Teaching Cybersecurity to Our Kids Part 4 – Updates and 2FA

by Al Hartmann

October 23, 2018

access_time 19 min read

In the first 3 parts of this blog series about teaching cybersecurity to our next generation, our kids, we discussed ways to help school-age children raise their cybersecurity IQ, the basics of how to scrutinize email and maintain good email security, and how to implement good password practices. In this blog, we’ll cover the importance of software updates and two-factor authentication (2FA).

Picture this: It's Friday afternoon, you're sitting in your classroom anxiously waiting for the bell to ring. Time is passing so slowly that you can literally see the wall clock's second-hand bounce with every tick. The classroom is half empty. The lucky kids ... those with nice parents, are home "sick". That's because last night at the stroke of midnight, the mother of all video games was released. You watched the trailers for months, knowing how perfect your life would be when you could slip into that sweet frag-filled nirvana. They even delayed the release for a whole month, just to torture you. Finally that day arrives, and all you could do at lunch was watch your feed fill with posts reaffirming that the promise of total awesomeness had been fulfilled. You had the foresight to get the game downloading before you left for school, so it will be all teed up for you when you get home. The bell rings, you rush home, you drop your book bag, not sure or even caring whether you left the front door open. You power on TV and see the message 'Update Downloading 451 MB / 2.97 GB (2 Hours Left)'.

And that's how I found him. Standing there in a daze, staring at the progress bar, controller hanging from one limp arm. I wanted to hug him but couldn't stop from laughing.

Undeniable Truths About Updates:

  • Updates appear at the most inopportune times.
  • Updates will probably break things that were working just fine.
  • Security updates are your friend.
  • Gaming console vendors are the most heartless, evil people on earth for forcing mandatory updates (and some are massive).

A zero-day is an attack that exploits a vulnerability that is unknown to the public. It can remain secret for days, months, and often years until someone (usually a security researcher) discovers it. Creating a new zero-day that would, say, own your system with the click of a link, would fetch a nice sum on the dark web. A very skilled hacker needs to spend time studying a system or specific piece of software figuring out how it works (usually without source code), and then determine where it's vulnerable. Such expensive exploits will get used sparingly to limit the chance of their secret being discovered. So, the good news is that we "regular" people are highly unlikely to be hit with these unknown exploits.

By the way, if you want to get paid to find zero-day bugs? Check out Bug Crowd and HackerOne

Stay Patched My Friends

If we aren't likely to be hit with a zero-day, does that mean we are only likely to be hit with known exploits, those that already have fixes available? Yes. This is why we put up with the pain of updates. Keeping all our computers and devices patched in a timely manner is our best defense. Normally, Microsoft will distribute update patches on Patch Tuesdays, which likely land on your systems the following day or two. On the rare occasion they make an update available on a different day, update right away, those are likely very serious. Windows 10 systems will default to automatic updating, so unless you have a highly compelling reason to block automatic updates, let them proceed.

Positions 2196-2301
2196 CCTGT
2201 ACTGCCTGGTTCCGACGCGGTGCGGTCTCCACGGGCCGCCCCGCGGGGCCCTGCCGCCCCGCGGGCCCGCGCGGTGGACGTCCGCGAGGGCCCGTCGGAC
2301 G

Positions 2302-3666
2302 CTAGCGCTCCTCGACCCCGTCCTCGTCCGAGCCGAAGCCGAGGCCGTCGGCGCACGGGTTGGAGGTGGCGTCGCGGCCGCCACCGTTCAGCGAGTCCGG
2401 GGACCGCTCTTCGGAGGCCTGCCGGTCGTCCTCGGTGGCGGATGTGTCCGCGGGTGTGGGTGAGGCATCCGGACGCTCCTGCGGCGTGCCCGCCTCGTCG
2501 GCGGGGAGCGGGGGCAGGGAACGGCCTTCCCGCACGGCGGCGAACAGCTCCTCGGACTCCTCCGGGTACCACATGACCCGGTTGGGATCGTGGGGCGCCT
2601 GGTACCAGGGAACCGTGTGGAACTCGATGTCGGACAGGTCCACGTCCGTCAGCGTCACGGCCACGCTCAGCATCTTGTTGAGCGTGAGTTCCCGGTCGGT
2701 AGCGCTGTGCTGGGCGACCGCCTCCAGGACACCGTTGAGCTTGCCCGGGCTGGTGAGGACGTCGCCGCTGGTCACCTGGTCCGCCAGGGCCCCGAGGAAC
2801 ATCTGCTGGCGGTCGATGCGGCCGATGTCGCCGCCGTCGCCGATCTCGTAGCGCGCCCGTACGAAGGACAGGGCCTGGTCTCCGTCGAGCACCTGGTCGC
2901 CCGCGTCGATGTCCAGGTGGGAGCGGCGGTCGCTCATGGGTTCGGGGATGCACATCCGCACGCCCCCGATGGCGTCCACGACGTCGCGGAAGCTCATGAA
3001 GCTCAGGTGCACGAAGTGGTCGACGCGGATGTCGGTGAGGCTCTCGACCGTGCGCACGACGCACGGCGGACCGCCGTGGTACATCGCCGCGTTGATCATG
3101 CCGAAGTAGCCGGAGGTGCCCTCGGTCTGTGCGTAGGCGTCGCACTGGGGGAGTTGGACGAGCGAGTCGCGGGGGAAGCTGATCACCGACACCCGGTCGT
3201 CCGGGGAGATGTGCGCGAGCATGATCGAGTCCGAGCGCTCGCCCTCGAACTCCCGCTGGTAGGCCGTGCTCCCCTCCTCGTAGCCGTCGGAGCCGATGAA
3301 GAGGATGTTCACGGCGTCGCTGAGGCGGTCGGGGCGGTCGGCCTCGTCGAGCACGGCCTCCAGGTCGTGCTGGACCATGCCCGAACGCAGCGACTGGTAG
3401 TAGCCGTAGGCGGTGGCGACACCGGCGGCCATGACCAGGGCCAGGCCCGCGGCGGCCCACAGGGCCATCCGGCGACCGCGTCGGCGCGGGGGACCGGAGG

Challenge : We-boot Wednesday, a new Habit

I know you love to have 57 browser tabs open at any given moment, in addition to a few other active applications with in-progress, unsaved work. While Mac and Windows don't have the same mandatory 'update now' policy, automatic updates can hit unexpectedly. With Windows the updates by default will install during an inactive period, say overnight, which you will observe one morning a day or two after Patch Tuesday. You think about all of the unsaved data that you might have lost! We now know that updates are important, and we shouldn't wait too long to apply them. Therefore, we should develop a habit of making ourselves ready for those days. If you get in the habit of saving all your work and closing extraneous browser tabs every Wednesday afternoon, you will be ready for anything. It is usually simpler to have closed most apps than to be presented with recovery files or have streaming videos blast into audible play mode at your next login after the reboot.

Another Positive—Use Multifactor Everywhere

If there is something positive to say about kids spending their time playing video games on Steam, other than the fact that I just have to unplug the internet connection to get them to come out of their rooms, it is that they are already well-trained to use Two-Factor Authentication (2FA) for their online accounts. If you read the third installment in this blog series then so are you. That's pretty awesome!

Something you know, something you have, and something you are

That is the trifecta of authentication. Passwords or pin codes are what you know, a device or smart card is what you have, and ideally a biometric like a fingerprint verifies what you are.

  • The problem with what you know is your limited memory and the guess-ability or discoverability of what you know.
  • The problem with what you have is that it can be lost or stolen or copied.
  • The problem with what you are is that it can’t be readily changed, so it can be vulnerable to replay attacks.

App, Not SMS

Your kids might not yet have a need for 2FA, depending on what types of websites they are using. When they start using their own Amazon or Facebook accounts, or anything tied to spending, that would be a good time to take them to the 'next level'.

SMS text is by far the easiest (but less secure) method to add 2FA (as we noted last article). Receive a code, enter it, boom good to go. Well, as far back as June of 2016, Wired reported the problems with using SMS for 2FA. Unfortunately many smaller banks continue to employ SMS texting for their second factor, when they should support any of several good 2FA apps like Authy, Microsoft Authenticator, and Google Authenticator.

I Lost My 2FA Device. Now What?